Monday, May 3, 2010
Erosive Effect of Cavitation on Propeller
Cavitation of marine propeller creates negative effect on the blades of a propeller. Besides reducing the thrust power, it also erodes or wears the surface of the blades. Not all of the propellers in cavitation condition experience this erosive effect.
Experts in marine propellers and ship propulsion explain that cavitation erosion is caused by the traveling of bubbles around the surface of blade aerofoil. When these bubbles collapse, they generate pressures that are harmful to the surface of the blades and at the same time these bubble turn into smaller bullets usually called microjets whose speed is very very high. When the microjets hit or travel along the surface of the propeller blades in very high pressure, they cause erosion on the blade surface. Continuous microjets impacts (or also called (bombardment) of the bubbles on the surface of the blades of the propellers is the cause of fatique failure of the blade surface that triggers the beginning of propeller erosion.
To prevent erosion of the propeller, naval architects and marine engineers perform cavitation testing of propeller which they have designed before they are manufactured. When the tested propeller model shows the phenomenon of cavitation, usually they will reanalysis the propeller to find the solution. Propeller designer might increase the blade area ratio of the propeller and adjust the pitch ratio. Another alternative is changing the RPM which will eventually effect the selection of main engine of the ship whose rpm greatly influences the RPM of the propeller. If the RPM of the engine is too high, a reduction gear can be installed. But naval architects will prefer to find another engine whose RPM is lower without reducing the specified power which has been determined previously from resistance calculation or ship resistance model test.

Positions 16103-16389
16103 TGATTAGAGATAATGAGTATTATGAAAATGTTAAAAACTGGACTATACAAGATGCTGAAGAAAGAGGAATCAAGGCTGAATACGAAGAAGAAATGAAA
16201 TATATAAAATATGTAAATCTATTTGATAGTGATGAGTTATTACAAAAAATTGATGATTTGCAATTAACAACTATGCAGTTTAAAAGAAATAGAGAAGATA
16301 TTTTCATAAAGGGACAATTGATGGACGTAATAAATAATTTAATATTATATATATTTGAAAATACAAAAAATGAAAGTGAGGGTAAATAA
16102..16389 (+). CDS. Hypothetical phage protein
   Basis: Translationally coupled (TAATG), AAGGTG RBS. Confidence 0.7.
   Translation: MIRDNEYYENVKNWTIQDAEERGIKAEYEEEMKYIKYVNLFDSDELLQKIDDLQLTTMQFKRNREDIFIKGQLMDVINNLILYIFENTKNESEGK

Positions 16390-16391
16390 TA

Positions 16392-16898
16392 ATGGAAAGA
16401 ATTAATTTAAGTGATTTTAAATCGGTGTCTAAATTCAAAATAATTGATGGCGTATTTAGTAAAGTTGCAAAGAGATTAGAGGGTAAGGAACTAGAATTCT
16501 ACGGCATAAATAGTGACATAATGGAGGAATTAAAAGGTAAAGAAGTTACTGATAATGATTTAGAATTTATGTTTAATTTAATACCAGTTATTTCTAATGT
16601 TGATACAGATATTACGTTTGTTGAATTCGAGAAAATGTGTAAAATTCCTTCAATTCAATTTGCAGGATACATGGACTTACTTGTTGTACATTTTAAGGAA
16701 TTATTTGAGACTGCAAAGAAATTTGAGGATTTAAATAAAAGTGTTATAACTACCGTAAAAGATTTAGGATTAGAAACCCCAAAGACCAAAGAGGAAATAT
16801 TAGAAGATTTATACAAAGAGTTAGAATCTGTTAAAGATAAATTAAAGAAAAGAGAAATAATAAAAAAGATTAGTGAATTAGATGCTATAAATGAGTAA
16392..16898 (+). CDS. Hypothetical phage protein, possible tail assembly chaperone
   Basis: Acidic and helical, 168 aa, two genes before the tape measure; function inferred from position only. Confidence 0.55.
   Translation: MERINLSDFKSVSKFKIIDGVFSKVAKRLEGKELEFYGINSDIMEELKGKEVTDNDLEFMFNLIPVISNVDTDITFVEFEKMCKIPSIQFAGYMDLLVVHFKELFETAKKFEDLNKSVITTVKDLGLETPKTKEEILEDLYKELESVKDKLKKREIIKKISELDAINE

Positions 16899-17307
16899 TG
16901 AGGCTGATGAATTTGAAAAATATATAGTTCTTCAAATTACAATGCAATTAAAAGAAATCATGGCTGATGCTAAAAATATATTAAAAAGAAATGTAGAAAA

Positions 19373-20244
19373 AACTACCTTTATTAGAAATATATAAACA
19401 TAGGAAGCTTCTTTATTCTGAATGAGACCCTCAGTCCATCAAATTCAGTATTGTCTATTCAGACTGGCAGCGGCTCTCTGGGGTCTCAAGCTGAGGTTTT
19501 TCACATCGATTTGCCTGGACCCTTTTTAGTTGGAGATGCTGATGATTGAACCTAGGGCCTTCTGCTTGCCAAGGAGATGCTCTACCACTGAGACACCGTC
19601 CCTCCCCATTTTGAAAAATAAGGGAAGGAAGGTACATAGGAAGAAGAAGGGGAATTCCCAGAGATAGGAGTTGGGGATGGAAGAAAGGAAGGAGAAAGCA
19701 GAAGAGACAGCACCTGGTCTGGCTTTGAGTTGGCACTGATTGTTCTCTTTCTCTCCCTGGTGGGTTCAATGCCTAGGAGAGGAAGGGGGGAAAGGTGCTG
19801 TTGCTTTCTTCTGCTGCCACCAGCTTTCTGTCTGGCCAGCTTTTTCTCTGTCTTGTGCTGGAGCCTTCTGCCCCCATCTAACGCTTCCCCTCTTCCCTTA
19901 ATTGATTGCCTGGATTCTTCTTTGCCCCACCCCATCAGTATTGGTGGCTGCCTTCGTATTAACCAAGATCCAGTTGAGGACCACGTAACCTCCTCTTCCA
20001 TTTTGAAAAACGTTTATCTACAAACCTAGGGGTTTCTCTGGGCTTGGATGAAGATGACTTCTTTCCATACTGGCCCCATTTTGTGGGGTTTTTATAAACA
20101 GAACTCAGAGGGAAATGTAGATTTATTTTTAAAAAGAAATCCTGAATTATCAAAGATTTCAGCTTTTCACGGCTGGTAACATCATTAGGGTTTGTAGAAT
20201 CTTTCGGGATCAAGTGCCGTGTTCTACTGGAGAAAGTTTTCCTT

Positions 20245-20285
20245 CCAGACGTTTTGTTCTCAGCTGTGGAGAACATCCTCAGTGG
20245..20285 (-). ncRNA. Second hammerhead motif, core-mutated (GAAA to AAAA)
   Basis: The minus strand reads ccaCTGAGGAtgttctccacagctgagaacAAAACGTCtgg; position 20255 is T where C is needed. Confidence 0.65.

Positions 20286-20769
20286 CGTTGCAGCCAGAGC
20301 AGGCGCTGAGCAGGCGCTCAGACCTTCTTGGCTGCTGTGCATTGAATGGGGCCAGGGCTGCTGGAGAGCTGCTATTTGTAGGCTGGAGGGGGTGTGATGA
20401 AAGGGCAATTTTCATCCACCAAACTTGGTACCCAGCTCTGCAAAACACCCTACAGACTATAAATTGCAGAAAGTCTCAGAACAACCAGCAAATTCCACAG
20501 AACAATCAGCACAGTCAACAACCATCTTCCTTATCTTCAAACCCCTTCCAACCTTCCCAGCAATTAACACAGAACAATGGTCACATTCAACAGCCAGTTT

In recent years, the need for high speed marine vehicle is increasing. This is answered by ship designers by the introduction of catamaran. This type of twin hull ship still uses marine diesel engine as its driving power. To fully support the high speed, propeller designers work hand in hand with marine engineers and naval architects to design an integrated propulsion unit that has high propulsion efficiency with low risk of cavitation on the propellers. by Charles Roring